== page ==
Consuming too much oxalic acid can be fatal, though you would have to eat large quantities of rhubarb leaves (approximately 11 pounds) for death to be ‘on the table’.
However, consuming small amounts in improperly prepared foods can cause a number of uncomfortable symptoms, such as a burning sensation in the mouth and throat, nausea, diarrhoea, eye pain, difficulty breathing and dark red urine.
More seriously, oxalic acid can result in the development of kidney stones, which are hard deposits of minerals and acid salts that stick together in concentrated urine, causing nausea and intense pain.
Cassava, a tropical root crop similar to taro and yam, is often used to make pudding (‘tapioca’), juice, cakes and chips, but its leaves and roots can produce deadly cyanide. To prevent poisoning, cassava must be properly cooked before canning, eating or serving.
Cassava is classified into two main types: sweet and bitter. Sweet cassava only requires cooking to reduce the cyanide content to non-toxic levels, but bitter cassava contains more toxins and must be grated, soaked and cooked properly prior to consumption.
Only sweet cassava, which contains low levels of cyanogenic glycosides (50mg/kg), is permitted to be used for food in Australia and New Zealand. Sweet cassava must be peeled and cooked thoroughly as per the Australian Food Standards Code. Learn how to safely prepare sweet cassava.
7. Red kidney beans
Red kidney beans are rich in protein, fibre, vitamins and minerals; in their raw or undercooked form, they also contain high levels of phytohaemagglutinin, a toxic variety of lectin.
Phytohaemagglutinin can damage the gut wall and may prevent it from absorbing nutrients properly. Symptoms of poisoning may include diarrhoea, abdominal pain, vomiting and headaches.
Dried red kidney beans must be prepared just right — soaking for a number of hours and boiling for at least 10 minutes — in order to be safe.
In fact, according to the U.S. Food and Drug Administration (FDA), cooking dried red kidney beans for less than 10 minutes at any temperature less than boiling can actually increase the toxicity five-fold, so beans are more toxic than if they were consumed raw.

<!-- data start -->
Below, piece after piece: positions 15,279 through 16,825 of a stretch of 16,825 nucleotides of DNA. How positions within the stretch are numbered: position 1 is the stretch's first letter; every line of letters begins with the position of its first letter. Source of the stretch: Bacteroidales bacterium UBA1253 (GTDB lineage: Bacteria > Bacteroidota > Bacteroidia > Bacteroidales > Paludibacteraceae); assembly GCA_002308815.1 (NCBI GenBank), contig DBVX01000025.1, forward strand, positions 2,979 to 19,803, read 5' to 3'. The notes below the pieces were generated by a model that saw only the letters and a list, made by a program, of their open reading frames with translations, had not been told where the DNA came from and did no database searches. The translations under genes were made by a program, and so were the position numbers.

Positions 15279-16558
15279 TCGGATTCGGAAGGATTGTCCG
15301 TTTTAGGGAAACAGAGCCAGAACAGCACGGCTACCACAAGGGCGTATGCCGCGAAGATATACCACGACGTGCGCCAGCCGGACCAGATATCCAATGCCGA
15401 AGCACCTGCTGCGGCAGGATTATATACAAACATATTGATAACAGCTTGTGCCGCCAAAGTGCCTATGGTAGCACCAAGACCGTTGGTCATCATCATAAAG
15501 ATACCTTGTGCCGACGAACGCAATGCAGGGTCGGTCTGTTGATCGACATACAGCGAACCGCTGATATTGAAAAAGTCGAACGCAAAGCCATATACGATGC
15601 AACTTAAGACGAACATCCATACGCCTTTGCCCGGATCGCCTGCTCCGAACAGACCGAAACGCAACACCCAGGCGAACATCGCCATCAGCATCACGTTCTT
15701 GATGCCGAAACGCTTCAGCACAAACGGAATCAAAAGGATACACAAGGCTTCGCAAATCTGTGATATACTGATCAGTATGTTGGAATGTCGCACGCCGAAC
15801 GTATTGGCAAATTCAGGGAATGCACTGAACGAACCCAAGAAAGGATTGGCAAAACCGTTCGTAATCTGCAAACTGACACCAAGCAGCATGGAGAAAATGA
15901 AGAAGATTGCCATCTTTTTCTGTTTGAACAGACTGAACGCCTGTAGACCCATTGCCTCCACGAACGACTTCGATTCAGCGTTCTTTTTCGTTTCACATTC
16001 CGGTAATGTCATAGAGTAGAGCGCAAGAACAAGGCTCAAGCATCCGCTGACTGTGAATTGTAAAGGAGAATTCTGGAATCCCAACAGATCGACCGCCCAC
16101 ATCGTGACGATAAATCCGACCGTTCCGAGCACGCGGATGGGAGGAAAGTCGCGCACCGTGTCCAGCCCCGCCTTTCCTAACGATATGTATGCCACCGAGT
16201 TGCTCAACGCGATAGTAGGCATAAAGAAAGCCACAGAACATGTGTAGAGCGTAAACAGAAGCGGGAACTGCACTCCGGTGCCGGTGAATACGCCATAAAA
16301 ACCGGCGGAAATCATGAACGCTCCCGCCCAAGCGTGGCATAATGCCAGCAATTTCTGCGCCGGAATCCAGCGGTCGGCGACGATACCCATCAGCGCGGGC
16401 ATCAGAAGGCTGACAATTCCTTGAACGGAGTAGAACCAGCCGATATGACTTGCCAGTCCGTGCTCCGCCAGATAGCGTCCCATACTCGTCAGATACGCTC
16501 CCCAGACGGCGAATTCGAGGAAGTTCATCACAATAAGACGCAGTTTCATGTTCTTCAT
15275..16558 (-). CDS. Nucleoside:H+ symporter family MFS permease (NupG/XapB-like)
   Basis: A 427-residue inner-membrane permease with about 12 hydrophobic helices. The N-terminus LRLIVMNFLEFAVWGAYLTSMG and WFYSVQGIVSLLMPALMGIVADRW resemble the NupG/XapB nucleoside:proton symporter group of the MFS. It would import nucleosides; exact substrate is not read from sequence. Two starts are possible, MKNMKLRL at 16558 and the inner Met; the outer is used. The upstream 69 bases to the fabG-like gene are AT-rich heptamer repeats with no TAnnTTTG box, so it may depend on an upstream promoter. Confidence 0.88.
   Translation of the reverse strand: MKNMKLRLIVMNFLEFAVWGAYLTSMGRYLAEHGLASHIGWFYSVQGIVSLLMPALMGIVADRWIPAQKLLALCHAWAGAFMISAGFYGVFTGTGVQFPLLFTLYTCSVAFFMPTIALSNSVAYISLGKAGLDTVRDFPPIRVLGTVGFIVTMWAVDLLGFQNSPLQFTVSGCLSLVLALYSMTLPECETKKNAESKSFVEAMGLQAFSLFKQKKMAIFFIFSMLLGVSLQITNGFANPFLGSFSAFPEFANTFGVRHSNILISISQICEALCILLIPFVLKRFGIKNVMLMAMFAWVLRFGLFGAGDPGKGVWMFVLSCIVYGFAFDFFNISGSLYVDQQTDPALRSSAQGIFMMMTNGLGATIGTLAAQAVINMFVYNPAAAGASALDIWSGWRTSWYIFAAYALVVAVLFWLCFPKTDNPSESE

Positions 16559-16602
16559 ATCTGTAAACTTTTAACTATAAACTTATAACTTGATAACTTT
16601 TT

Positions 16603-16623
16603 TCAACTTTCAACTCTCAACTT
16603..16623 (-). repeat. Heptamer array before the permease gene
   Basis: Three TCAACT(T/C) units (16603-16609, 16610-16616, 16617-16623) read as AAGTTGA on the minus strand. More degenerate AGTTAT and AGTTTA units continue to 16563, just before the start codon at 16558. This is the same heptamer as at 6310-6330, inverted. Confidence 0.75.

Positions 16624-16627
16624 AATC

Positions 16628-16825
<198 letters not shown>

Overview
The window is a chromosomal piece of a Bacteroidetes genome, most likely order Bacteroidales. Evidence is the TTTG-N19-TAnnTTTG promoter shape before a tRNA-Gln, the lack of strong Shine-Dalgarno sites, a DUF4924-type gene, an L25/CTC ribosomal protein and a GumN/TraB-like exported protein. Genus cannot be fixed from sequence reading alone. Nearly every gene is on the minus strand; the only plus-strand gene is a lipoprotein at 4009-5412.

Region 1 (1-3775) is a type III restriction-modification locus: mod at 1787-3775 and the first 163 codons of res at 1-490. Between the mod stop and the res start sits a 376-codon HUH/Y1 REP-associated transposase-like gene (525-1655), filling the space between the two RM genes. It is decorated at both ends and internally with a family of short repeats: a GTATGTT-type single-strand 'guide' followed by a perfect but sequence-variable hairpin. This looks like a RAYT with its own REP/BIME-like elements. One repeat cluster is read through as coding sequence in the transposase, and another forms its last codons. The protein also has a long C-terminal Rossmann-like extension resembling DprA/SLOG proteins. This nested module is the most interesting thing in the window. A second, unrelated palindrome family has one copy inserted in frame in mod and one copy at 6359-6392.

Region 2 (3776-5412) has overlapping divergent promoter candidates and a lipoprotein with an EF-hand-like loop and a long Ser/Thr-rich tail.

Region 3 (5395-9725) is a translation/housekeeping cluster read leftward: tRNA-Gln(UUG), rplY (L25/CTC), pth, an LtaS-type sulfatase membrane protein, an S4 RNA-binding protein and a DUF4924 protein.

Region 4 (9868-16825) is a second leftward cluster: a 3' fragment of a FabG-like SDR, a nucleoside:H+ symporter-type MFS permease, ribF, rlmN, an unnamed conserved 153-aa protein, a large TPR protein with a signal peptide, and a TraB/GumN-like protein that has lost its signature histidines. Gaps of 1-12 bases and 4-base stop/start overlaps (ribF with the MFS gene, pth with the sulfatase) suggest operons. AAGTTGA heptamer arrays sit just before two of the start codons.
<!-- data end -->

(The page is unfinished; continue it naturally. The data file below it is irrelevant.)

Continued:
Food safety in Australia
While the majority of food we eat in Australia is “safer” than these toxic or otherwise perilous dishes, it’s important to remember that any food can be dangerous if it is not handled properly.
Food poisoning and complications from food-borne illness, anaphylaxis, choking and injuries from contaminated food happen regularly in Australia — between four and five million times every year.
High-risk foods like meat, cheese and seafood can harbour and nurture the growth of bacteria and parasites, and any food can be a vehicle for food-borne viruses like Norovirus or hepatitis A.
As per the Food Standards Code (section 3.2.2), all Food Handlers in Australia must be trained in safe food preparation, preventing cross-contamination, managing allergens and other food safety critical tasks to minimise health risks.
(Nothing could be easier — an online food handling course can be completed in just a few hours.)
In most states and territories, food premises must also employ a Food Safety Supervisor to take responsibility for overall food safety in the facility.
To become a Food Safety Supervisor, a nominated employee must complete a nationally recognised Food Safety Supervisor course, such as the Australian Institute of Food Safety (AIFS) online Food Safety Supervisor course.
Food Safety Supervisor training, naturally, is more in-depth than Food Handler training, but the AIFS online Food Safety Supervisor course can be completed in just one day.
Contact the Australian Institute of Food Safety for more information about food safety training near you.